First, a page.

Operating Temp: New Holland Tractor Review  -- New Holland Tractors Discussion Forum and Review Operating Temp: New Holland Tractor Review -- New Holland Tractors Discussion Forum

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 02-02-2001, 17:56 Post: 23892
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  Operating Temp

My TC40D does not warm up. It is a new tractor and the dealer has been out to replace the thermostat but the only way to get the gauge to register even close to the Green range is to put a piece of cardboard in front of the radiator. I am in Michigan and it has been quite cold here (teens or lower) but I thought I should get some reading on the gauge without resorting to the cardboard. I am concerned that this is not good for the engine to run cold all the time. Anyone else have this problem or is it normal?






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 02-02-2001, 18:39 Post: 23893
Bird Senter

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  Operating Temp

From what I've read on the forums, as well as my own experience, most of us with Kubotas and New Hollands both have temperature gauges that read very low, even in hot weather.






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 02-03-2001, 02:04 Post: 23905
JonB



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  Operating Temp

First, congratulations on your new tractor. In your situation, I'd ask the dealer to warm up a TC40D on his lot and compare the temperature readings. You can compare this with your machine on the same day and approximate temperature. I guess it sounds like a real problem since the dealer agreed to replace a thermostat, but it might be he doesn't operate tractors that much. The dealer probably starts one and demonstrates it daily, but probably doesn't spend hours in the seat working in all kinds of weather. So, I'd ask him to start another machine and warm it up. Best of luck. JonB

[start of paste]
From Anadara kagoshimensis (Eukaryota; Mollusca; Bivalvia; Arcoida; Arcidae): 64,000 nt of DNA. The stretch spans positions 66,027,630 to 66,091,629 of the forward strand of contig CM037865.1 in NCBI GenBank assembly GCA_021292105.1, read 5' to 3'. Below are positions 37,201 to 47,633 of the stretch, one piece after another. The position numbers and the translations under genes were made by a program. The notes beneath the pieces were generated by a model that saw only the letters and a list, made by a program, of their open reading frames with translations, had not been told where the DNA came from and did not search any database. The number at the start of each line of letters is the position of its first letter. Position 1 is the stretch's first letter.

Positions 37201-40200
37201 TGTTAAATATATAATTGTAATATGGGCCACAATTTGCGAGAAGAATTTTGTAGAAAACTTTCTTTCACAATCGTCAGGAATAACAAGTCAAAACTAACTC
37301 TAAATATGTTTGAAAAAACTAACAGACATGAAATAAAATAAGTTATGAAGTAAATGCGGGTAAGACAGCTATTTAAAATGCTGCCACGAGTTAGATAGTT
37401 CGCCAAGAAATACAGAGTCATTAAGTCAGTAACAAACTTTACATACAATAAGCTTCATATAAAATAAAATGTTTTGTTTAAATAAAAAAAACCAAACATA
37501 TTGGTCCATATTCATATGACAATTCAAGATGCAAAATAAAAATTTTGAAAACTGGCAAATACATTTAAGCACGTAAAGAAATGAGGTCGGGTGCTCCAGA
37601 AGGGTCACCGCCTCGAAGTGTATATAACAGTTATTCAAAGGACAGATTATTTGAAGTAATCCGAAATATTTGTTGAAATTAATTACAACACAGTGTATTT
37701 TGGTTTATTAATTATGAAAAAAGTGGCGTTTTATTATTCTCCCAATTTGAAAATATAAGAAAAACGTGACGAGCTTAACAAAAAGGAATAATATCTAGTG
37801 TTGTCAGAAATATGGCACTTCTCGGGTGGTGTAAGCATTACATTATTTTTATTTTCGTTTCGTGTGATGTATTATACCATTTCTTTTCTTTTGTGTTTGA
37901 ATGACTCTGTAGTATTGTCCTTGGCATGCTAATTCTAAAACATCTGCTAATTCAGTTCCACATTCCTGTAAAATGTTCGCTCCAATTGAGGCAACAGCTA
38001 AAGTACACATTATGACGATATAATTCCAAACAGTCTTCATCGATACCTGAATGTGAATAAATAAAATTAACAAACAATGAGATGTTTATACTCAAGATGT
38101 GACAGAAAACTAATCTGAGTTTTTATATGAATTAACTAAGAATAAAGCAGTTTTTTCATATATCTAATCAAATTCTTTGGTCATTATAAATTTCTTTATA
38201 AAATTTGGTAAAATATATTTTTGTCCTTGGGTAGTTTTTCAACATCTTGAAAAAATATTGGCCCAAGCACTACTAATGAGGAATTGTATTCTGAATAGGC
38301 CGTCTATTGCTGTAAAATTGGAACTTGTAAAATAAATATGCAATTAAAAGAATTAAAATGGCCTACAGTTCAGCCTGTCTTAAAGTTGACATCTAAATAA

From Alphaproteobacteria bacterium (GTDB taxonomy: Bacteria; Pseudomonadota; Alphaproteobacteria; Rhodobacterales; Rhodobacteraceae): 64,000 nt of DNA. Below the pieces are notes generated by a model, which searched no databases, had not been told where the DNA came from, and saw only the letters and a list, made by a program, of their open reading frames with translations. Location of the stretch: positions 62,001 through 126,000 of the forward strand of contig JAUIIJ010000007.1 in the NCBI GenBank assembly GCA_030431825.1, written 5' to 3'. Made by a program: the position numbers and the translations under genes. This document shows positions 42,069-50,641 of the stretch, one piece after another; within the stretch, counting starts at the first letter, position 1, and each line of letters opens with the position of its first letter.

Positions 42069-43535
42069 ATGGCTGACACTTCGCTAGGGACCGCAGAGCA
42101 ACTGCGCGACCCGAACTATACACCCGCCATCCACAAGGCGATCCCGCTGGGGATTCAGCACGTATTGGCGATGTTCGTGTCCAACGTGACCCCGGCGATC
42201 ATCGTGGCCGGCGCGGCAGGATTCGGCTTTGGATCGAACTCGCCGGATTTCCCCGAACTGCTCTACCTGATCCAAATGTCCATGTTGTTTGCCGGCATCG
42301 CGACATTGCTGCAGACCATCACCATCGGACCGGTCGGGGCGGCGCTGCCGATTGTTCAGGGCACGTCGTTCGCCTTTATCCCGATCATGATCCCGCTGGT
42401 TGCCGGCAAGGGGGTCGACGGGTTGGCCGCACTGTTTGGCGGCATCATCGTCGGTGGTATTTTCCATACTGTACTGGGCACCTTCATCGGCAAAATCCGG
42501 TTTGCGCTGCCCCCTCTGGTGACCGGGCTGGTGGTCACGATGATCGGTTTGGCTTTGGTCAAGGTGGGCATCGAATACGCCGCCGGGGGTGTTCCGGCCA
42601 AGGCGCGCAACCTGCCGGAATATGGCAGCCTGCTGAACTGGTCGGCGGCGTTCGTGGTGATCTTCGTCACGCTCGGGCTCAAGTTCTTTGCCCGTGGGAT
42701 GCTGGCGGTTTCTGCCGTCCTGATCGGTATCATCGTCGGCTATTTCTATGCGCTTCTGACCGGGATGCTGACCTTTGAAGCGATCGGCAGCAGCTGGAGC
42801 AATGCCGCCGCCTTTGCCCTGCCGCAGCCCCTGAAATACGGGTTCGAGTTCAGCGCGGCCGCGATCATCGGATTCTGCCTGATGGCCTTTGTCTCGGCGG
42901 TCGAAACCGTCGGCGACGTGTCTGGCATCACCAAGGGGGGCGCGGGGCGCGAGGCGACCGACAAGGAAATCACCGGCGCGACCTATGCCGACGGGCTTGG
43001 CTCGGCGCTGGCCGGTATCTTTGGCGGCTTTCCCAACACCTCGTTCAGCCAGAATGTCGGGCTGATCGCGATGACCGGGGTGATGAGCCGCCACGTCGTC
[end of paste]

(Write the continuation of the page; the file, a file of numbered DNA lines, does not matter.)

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 02-03-2001, 05:43 Post: 23912
TomG

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  Operating Temp

As others noted, the dealer should be able to say what is normal, and gauges on some models do seem to read low. My Ford 1710 puffs some smoke on acceleration until it gets up to operating temperature. At operating temp, there's very little smoke. That may be a good test for telling if the engine is warming up enough for normal operation. I'm not sure how feasible it is to design a cooling system for all climates. By comparison, my dad had a place in Arizona where people shut off their hot water eaters during the summer. The water going through the city system gets hot enough for comfortable showers. May be that cardboard isn't a bad solution.






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 02-03-2001, 06:55 Post: 23916
RickB.



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  Operating Temp

This is a common complaint on the class III TC's. It has been suggested that coolant is bypassing from the radiator to the block via the common coolant drain located on the right side of the engine/radiator. The jury is still out on this, because the common drain has been used for over 10 years on NH and Ford compacts. The difference MAY be that these tractors are the biggest NH's with hydrostatic transmissions. The cooling systems may be designed larger to cool the engine after air has been 'preheated' by the oil cooler. You could try pinching off the drain tube and see if the temp runs higher in similar conditions. If you choose to try this, please let me know what you find, either post here or email me. Thanks, RickB.